Investors in Irish government bonds will also be watching the outcome. Ireland has benefited from low borrowing costs as the budget has moved into surplus in recent years. All three main parties are committed to remaining in surplus, though Sinn Féin does favour higher spending and somewhat lower surpluses, meaning a move by it into government would be closely watched by investors.

As an article on the Bloomberg financial wire service pointed out yesterday, Brexit risks and post election uncertainty could tempt some investors to take profits on Irish bonds, which have increased strongly in price here in recent months. For the moment, however, the borrowing costs on these bonds remain exceptionally low. Sinn Féin’s policies of increases tax on the banks and pushing them to reduce mortgage rates is also likely to lead to nervousness amongst investors in this sector.

Higher government spending may result, whoever is in power.Even if, for the sake of argument, Fianna Fáil and Fine Gael end up as part of or supporting a new government, perhaps with the addition of some smaller parties, election 2020 is going to change economic policy.

Discontent

The clearest message is of voter discontent with housing policy. The market may already be turning – with house prices and rents stalling and some rise in supply – which will help the next administration. But any new government will surely plan to boost public housing provision significantly, even if achieving this will be no easy task.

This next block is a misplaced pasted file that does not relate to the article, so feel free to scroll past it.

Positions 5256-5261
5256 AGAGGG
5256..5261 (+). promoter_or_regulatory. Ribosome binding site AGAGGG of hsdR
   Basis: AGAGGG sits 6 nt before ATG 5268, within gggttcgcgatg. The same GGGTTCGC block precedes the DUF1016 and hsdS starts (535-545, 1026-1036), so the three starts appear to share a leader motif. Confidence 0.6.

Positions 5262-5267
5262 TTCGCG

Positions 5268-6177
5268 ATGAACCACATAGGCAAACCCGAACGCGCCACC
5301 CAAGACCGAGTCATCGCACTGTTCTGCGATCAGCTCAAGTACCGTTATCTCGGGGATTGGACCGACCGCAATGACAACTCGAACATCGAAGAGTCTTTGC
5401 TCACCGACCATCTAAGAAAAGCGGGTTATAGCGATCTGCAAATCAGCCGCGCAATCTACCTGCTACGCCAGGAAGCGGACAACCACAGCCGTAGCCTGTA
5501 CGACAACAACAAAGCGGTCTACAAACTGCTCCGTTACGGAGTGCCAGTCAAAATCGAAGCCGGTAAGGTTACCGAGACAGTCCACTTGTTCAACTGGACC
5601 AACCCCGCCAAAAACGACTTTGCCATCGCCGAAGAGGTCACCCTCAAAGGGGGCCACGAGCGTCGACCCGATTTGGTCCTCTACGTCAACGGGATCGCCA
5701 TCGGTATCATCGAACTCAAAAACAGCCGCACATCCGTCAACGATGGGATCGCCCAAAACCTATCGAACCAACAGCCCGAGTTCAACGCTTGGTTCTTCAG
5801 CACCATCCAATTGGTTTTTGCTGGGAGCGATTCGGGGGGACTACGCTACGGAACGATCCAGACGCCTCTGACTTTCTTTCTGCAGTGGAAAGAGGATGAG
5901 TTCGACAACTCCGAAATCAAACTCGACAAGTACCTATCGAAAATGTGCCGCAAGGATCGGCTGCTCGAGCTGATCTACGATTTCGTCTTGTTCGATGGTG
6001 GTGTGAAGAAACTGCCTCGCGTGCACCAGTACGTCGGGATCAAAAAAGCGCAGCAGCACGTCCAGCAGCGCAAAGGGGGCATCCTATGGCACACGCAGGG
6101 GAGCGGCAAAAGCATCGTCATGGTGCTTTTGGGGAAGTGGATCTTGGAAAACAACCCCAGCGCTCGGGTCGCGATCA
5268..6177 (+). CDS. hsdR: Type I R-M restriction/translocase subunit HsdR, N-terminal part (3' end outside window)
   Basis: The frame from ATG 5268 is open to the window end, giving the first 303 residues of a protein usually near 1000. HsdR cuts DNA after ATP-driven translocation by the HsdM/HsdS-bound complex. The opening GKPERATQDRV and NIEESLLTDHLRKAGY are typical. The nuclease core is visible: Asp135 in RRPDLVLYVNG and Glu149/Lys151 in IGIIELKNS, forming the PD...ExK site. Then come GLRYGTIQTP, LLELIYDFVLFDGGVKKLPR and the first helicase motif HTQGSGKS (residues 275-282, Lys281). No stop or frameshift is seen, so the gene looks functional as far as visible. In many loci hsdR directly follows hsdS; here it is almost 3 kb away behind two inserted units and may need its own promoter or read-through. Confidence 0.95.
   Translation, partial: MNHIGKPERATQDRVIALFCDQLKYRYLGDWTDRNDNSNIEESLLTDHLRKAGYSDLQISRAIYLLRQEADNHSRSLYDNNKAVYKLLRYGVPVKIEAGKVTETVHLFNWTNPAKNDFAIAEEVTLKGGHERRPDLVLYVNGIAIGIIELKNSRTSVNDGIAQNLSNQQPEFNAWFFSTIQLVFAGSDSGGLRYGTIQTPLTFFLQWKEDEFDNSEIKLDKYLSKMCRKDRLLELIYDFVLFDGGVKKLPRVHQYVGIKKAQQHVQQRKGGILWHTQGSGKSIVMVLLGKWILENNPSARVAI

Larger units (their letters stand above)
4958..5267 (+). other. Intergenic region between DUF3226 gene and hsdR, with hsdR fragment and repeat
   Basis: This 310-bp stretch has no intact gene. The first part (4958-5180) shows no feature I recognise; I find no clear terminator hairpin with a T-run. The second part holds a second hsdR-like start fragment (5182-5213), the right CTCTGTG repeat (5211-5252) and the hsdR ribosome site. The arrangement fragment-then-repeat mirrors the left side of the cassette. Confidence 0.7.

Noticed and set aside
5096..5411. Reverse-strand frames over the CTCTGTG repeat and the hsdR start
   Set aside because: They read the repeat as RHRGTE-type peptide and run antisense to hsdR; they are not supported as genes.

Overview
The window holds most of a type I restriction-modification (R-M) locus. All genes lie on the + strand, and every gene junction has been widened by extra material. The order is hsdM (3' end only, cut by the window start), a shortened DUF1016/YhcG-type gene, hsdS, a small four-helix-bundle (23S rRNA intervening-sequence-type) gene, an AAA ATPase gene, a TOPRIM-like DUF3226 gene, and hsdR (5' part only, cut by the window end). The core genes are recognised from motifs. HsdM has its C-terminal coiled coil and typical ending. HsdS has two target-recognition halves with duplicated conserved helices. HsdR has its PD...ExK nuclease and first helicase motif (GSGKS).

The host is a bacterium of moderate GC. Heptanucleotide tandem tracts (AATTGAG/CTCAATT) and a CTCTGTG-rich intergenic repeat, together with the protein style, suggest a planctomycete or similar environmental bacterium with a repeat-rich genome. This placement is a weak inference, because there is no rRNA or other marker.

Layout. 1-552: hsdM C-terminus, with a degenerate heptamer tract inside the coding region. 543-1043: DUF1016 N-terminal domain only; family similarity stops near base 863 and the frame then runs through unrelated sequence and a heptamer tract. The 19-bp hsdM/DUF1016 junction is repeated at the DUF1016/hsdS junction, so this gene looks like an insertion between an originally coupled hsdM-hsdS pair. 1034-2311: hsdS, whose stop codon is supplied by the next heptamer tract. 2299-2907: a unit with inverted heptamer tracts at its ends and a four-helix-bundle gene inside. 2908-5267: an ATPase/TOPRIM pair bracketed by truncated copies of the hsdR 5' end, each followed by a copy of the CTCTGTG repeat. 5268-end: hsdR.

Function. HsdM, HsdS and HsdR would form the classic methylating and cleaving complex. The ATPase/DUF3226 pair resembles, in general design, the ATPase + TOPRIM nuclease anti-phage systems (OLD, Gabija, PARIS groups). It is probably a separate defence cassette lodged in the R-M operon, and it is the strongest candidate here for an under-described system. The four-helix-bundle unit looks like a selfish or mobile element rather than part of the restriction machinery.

Greater State involvement in other qualify of life issues relevant to younger voters, such as childcare, is also likely .

Of course, were Sinn Féin to enter government, the scale of change in economic policy would be greater. Like all parties, it would not expect to see all its manifesto promises in a programme for government. But it would surely hold out for key promises in areas like housing, for higher spending paid for by more tax on the better off and businesses and for key positions in a new administration.

This would bring a new direction and tone to economic policy – the most significant change in many years. As with any big change, the consequences are unpredictable and carry some risk as everyone works out what the new policy will mean in practice.

A key backdrop is that whoever forms the next government faces the familiar risk that economic growth and so tax revenues are less than expected. Ahead of the election,the Department of Finance estimated that €11 billion would be available in “unallocated resources” in the next five budgets.

Any hit to growth could quickly cut this figure – and in any case, some of it will have to go to pay higher public sector pay and other costs of inflation.

To deliver change, rather than just promise it, whoever is in government will have to hope for a fair economic wind – and do whatever it can to keep growth at a reasonable rate. This will be required to create the growth and taxes necessary to address the big election issues – housing and health.

Bringing change will not, after all, be cheap.